10 Things Series – Part two: Project Management – Meeting a Deadline

Meeting a Deadline

Your reputation is everything, and this is built on two particular straits; the quality of your work, and how well you meet deadlines.
Time management is a skill that can make the difference between work success and failure. Here are some simple everyday habits which will help you to become better at managing not only your time but your workload more efficiently, giving you peace of mind and allowing you to stop worrying about the little things, and focus on producing work and hitting deadlines.

1. Take your Deadlines Seriously

Depending on the industry you’re in deadlines can move, but does this mean we just go with the flow and not try to complete the work within the given timeframe? My answer would be no, time is money and an extension can be welcome if it means the product is improved not because it’s more time to procrastinate. To achieve a deadline, you must take it seriously, planning your time, resources and making it a priority. Delivering work on time should be easy provided you plan and are realistic about what you can achieve.

2. Keep a Programme of Critical Dates and Deadlines

If you care about your deadlines, put them in your diary. Make this a timeline, where you record what you need to achieve and check it daily to make sure you know what is due and when. Create a to-do list for each project of what you need to accomplish in the correct order and allocate each task a deadline.

3. Communicate A Clear and Realistic Timeline

Ensure that you, your team and the client agree to all deadlines, including time of day. Issue a project timeline, with responsibilities allocated to each task to ensure everyone understands what they are required to deliver and when. If any deadline slips or moves, reissue this timeline. Keeping this live will give you clarity on whether you are on track, or if you need to allocate more resources to complete on time.

There are many online tools to do this, helping with live collaboration and the efficient raising of issues which can cause a project blockage. Alternatively, a Google document is just as effective.

4. Have Agreed Expectations

A defined outcome of what can be achieved in the time allowed should be agreed. If you turn in a project that is not what your client expected, you may have to do extra work, putting you under pressure to hit your deadline. Make sure this is clarified in advance, so you can prepare your time and resources adequately.

5. Breakdown the Project

Breaking down your project into smaller, more achievable tasks will make it easier to complete and less daunting. Addressing each step one at a time will help you focus your attention on the detail.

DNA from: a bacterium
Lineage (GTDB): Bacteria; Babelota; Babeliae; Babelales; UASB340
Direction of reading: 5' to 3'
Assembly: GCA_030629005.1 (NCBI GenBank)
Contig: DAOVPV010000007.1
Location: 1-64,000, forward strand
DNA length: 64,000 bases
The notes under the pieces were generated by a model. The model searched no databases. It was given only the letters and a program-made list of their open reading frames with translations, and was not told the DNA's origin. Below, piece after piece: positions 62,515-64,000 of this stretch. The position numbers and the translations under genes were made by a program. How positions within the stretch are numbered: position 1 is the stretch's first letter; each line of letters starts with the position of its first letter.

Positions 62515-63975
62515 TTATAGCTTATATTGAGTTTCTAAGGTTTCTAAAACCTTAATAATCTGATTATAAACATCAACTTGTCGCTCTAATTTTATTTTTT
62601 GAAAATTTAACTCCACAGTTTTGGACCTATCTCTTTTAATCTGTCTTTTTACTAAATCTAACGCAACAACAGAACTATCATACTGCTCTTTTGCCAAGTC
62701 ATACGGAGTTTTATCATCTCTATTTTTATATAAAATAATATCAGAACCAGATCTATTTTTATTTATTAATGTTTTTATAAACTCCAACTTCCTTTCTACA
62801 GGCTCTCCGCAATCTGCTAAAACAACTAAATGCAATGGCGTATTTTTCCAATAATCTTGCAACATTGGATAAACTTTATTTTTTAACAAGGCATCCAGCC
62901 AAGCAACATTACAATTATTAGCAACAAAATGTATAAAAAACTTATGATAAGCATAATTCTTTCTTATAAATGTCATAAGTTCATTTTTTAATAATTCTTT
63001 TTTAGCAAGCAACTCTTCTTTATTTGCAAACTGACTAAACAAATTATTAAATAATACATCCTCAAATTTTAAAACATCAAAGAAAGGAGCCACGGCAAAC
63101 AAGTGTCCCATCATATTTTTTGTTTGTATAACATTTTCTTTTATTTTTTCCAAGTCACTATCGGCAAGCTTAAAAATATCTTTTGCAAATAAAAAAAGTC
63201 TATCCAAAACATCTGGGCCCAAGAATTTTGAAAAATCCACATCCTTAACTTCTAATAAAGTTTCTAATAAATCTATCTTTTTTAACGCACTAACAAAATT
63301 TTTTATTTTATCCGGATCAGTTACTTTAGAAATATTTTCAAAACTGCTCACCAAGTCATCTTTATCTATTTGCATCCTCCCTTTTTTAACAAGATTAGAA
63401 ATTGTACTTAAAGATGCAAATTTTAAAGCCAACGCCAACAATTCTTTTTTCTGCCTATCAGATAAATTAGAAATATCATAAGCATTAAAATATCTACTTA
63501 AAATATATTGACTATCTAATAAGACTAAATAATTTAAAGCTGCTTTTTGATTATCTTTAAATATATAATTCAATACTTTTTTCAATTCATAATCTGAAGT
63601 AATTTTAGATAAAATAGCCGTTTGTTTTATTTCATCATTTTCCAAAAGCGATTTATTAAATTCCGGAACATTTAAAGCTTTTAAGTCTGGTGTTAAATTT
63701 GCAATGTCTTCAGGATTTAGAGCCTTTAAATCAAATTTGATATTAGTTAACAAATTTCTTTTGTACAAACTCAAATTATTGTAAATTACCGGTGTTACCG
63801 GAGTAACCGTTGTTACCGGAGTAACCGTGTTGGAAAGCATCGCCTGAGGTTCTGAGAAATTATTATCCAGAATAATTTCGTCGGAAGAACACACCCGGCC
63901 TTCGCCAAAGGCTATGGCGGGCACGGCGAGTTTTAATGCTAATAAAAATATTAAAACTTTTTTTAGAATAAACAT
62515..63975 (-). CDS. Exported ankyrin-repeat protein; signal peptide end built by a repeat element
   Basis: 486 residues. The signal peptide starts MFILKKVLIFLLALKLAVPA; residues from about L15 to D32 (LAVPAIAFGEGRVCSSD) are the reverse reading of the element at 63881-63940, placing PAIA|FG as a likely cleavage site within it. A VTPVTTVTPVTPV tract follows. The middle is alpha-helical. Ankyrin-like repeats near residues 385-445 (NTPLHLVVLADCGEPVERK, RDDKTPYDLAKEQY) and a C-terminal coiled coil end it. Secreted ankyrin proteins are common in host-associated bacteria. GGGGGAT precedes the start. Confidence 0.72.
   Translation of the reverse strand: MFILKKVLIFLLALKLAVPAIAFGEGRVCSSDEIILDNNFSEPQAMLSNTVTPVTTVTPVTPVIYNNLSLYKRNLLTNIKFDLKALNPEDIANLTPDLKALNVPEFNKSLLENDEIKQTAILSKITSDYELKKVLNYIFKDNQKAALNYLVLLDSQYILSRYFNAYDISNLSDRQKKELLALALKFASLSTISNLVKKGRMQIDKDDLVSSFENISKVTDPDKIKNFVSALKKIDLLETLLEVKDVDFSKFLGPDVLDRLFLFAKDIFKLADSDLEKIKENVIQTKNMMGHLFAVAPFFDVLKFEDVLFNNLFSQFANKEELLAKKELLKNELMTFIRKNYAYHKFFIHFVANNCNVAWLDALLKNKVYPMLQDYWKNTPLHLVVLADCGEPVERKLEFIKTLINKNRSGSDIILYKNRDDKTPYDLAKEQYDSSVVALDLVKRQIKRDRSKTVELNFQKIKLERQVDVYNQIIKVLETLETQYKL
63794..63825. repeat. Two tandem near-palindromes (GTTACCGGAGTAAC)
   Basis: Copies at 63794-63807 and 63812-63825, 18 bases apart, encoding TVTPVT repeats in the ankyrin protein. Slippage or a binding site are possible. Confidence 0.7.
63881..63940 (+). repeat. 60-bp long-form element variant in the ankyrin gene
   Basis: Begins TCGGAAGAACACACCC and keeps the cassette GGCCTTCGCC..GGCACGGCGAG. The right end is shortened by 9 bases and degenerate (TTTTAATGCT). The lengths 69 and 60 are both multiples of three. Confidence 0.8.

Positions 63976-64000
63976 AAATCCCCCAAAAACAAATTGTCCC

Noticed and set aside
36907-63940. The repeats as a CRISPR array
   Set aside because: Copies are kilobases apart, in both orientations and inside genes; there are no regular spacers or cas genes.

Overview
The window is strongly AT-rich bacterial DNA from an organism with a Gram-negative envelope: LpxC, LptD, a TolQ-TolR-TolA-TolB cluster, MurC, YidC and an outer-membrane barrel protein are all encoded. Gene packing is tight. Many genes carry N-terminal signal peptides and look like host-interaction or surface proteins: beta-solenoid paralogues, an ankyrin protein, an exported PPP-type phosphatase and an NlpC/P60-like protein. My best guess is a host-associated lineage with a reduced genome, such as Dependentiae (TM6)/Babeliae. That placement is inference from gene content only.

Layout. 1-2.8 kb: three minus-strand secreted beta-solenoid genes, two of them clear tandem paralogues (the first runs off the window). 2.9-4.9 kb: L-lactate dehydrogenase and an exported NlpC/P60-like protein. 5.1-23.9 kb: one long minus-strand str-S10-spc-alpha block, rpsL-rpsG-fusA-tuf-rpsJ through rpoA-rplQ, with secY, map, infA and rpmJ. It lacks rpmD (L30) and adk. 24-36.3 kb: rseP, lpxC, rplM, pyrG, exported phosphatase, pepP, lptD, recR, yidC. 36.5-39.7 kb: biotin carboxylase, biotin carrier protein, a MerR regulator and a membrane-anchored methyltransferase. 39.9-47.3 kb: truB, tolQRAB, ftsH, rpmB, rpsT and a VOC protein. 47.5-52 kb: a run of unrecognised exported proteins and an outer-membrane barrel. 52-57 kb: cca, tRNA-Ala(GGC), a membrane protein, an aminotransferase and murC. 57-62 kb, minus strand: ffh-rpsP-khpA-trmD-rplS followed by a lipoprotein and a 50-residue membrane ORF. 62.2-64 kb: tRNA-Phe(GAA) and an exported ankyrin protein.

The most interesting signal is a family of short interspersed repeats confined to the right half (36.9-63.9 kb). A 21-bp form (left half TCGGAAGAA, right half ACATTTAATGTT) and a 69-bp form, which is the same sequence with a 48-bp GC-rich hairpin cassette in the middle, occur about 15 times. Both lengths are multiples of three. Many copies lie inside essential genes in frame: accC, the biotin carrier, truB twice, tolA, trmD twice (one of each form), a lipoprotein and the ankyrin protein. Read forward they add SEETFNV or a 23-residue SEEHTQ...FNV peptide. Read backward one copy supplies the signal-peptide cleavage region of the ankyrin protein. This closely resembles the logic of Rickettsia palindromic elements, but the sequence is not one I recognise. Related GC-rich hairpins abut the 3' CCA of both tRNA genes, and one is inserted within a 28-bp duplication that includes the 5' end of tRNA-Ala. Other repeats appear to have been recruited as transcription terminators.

6. Allow Adequate Time for Each Task

If you do not diarise time-critical tasks, you can become side-tracked and miss them. Diarise time to work on each item and stick to it to ensure you do not fall behind on your deadlines.

7. Communicate

Once you’ve completed a task, update your timeline or to-do list. Making progress and keeping others informed will help keep your project on track and prompt the next stage.

8. Be Honest

If for some reason, at any stage of a project, you realise you are not going to be able to meet a deadline, let people know. It is better to deliver this news when there is still time to lower expectations, allocate additional resource and complete the work on time, than to just miss the deadline. Remember, other people may have stages they need to achieve after you finish your work, so giving them notice of a missed deadline will prepare them and allow them to juggle their workload to accommodate this.

9. Be Prepared to Work Late

If your project has been poorly planned or your timeline has slipped, and you are up against a tight deadline, do whatever it takes to meet it. That may mean using additional resources or working long hours.

Working late means you work hard right? Well no not really, this is a misconception as someone who has to work late has not planned their day correctly and is ultimately inefficient.

10. Lessons Learnt

Once your project is complete, it is a good idea to review what worked and what didn’t, if mistakes were made, why and if your critical deadline slipped, what could you have done better or differently.

Learn from it, action your findings and onto the next one.






Value Won